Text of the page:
Hermann Scherchen: Live Unissued Recordings = SCHUBERT: Rondo in A Major for Violin and Orchestra, D. 438; RAVEL: Ma Mere l’Oye; SCHOENBERG: A Survivor from Warsaw, Op. 46; HANDEL: Water Music; BEETHOVEN: Der Glorreiche Augenblick, Op. 136; MOZART: Don Giovanni excerpts; DEBUSSY: Jeux; BRUCKNER: Symphony No. 2 in C Minor: Scherzo – Lore Spoerri, violin (Schubert)/ Radio Orch. Beromuenster/ Hans Olaf Heidemann, speaker (Schoenberg)/ Orch. des Landestheaters Darmstadt/ Dietrich Fischer-Dieskau, baritone/ Louis Rialland, tenor/ Ursala Lippmann & Claudia Hellmann, sop. / St. Hedwig’s Chorale/ Orch. Radio-Symphonique/ RIAS Sinfonieorchester (Ravel, Beethoven)/ Orch. di Roma della RAI (Handel)/ Suzanne Danco & Marianne Schech, sopranos/ Josef Traxel, tenor/ Walter Berry, bass/ Sinfonieorchester des Bayerischen Rundfunks (Mozart)/ Nordwestdeutsche Philharmonie Herford (Debussy) /Toronto Symphony Orch. (Bruckner) – Tahra TAH 729-730, (2 CDs) 75:05; 59:53 [Distr. by Harmonia mundi] ****:
Rare live broadcasts from the extensive legacy of conductor Hermann Scherchen (1891-1966) grace these two discs, among which we hear a performance (30 April 1957) of Beethoven’s 1814 (pub. 1837) cantata for the Congress of Vienna, Der glorreiche Augenblick, with a pompously patriotic text by Alois Weissenbach. Celebrating the city of Vienna, the “poet” addresses its “genius” as that of Vindobona, its ancient Roman name, invoking the symbol of the double-eagle. The music often anticipates the means and propulsion of the Ninth Symphony, including the kinds of scoring for piccolo and percussion for “Turkish janissary band.” Beethoven employs the hymn as a polyphonic procedure, especially in the soprano’s proclamation, “I am Europe, no longer a city!” The use of cymbal, triangle, and drum to accompany the men’s chorus confirms the grand scale of the later symphony, for which this cantata seems a notable preparation. “The Glorious Retrospective” enjoys well-prepared forces, the women’s and children’s choirs particularly lyrical as they extol the virtues of Vienna’s musical past. Fischer-Dieskau’s contribution in the second section, “O seht sie nach und naeher treten,” proves resonant and quite thrilling, as answered by the full chorus.
The seven-minute “ensemble” excerpt from Don Giovanni (“O Say Where Hides These Criminals?”) contrasts the lyric soprano Marianne Schech against bass-baritone Walter Berry in spirited confrontation, each of the characters caught in the wake of Don Giovanni’s mischief. Josef Traxel delivers a sweet arietta to Scherchen’s haunted strings. Some gritty static interferes (6-12 October 1957) with the enjoyment of otherwise pure singing. Rather more off the beaten path lies Debussy’s 1912 fantastical rondo Jeux (1 February 1960) from Herford, the music’s having been conceived as an erotic vehicle for Nijinsky. Since the musical motifs have no extension, changing “speed and nuance every two measures,” the conductor must impose his will upon the slinky shape of this askew social encounter. And so, Scherchen follows well the glorious example of Victor de Sabata, who made the first recording of the work in 1947. Although Scherchen complained about the technical proficiency of his Herford musicians, they turn in an effective reading of this elusive work. A vivacious but cut Scherzo from Bruckner’s under-performed C Minor Symphony No. 2 (14 December 1965) by the Toronto Symphony attests to a sonic alertness and brisk response by the woodwind, brass, and string forces. Its Trio section combines laendler and bucolic hymn most effectively, the aural definition in Scherchen’s low basses section quite articulate.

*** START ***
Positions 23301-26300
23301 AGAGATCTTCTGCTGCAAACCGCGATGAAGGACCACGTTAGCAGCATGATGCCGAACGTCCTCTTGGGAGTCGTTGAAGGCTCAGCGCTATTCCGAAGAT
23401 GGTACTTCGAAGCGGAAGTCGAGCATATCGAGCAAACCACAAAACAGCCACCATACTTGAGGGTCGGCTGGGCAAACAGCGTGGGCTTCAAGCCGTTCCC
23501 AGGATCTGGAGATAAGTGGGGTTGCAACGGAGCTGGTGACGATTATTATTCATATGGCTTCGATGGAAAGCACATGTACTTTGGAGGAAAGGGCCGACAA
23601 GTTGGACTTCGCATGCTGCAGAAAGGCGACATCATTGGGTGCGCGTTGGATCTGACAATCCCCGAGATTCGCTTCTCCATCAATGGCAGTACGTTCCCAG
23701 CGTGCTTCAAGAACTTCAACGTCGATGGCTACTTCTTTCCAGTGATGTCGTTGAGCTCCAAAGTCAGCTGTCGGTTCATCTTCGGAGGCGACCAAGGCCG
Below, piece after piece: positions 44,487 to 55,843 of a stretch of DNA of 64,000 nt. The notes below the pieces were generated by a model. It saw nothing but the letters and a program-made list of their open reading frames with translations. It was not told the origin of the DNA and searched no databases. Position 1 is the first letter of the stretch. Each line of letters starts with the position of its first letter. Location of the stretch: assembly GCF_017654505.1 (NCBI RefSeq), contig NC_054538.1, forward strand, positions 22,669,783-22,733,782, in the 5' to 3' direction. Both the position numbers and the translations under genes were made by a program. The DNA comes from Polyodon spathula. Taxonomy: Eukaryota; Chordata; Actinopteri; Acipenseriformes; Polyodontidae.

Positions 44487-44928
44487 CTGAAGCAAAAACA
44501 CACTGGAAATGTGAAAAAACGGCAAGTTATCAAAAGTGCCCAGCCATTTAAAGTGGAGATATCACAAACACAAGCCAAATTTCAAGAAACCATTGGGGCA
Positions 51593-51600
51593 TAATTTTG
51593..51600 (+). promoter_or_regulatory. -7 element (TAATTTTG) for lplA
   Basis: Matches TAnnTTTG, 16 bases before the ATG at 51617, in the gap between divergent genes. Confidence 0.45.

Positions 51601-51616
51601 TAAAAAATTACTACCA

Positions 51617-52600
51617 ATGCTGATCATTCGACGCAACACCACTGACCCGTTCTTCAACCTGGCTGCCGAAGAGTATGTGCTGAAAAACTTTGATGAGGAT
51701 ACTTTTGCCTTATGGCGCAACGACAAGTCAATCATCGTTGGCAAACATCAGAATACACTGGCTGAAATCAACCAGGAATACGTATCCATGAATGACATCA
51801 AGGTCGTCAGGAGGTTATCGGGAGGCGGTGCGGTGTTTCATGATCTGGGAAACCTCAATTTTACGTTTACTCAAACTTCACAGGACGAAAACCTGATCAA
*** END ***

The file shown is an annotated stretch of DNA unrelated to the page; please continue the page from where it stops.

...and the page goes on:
Disc One opens with Schubert’s Rondo in A for Violin and Orchestra (12 November 1945), a recording quite effective for its time period, Spoerri’s violin persuasively lyrical. Some sound diminishes for the last four minutes or so of this otherwise seamless performance. The reading of Ravel’s Mother Goose Suite ((31 January 1949) with Fricsay’s RIAS orchestra comes as a revelation of crystal clarity and refined nuance; I can only liken it to a live Previtali performance I heard in Carnegie Hall, c. 1969. The last movement, The Fairy Garden, achieves an apotheosis of childhood nostalgia and epic pageantry. The tempo for Laideronnette, imperatrice des Pagodes beautifully balances quicksilver orientalism with stately exotic chorale.
Schoenberg’s A Survivor from Warsaw (20 August 1950) combines Scherchen’s loyal advocacy of 12-tone composition with his deep resentment for National Socialist politics and human atrocities. Narrator Hans Olaf Heidemann recites in English in a profoundly staggered syllabication, almost every word being broken, a mirror of the persona’s shattered memory and sensibility. “How could you sleep?” indicts a whole world. If Heidemann sounds like Bela Lugosi, the effect may well be deliberate. By the time the death and weird resurrection reach the fateful Hebrew hymn, Sh’ma Yisroel, we might well be reminded of Joseph Schildkraut’s chilling appearance in “Death’s-Head Revisited” on Twilight Zone.
The humane figures of Handel’s eternal Water Music from RAI Rome (5 January 1957) try to alleviate the global miseries of the Schoenberg; and they do trip the light fantastic elegantly. I could only wish Scherchen had the Neville Boyling edition that Menuhin utilized, for its buoyancy and metric invention. Still, the pomp and circumstance under Scherchen drive away care and admit delicate fancy, “sounds and sweet airs that give delight and hurt not.”
Mid-century performances, Eduard Erdmann, piano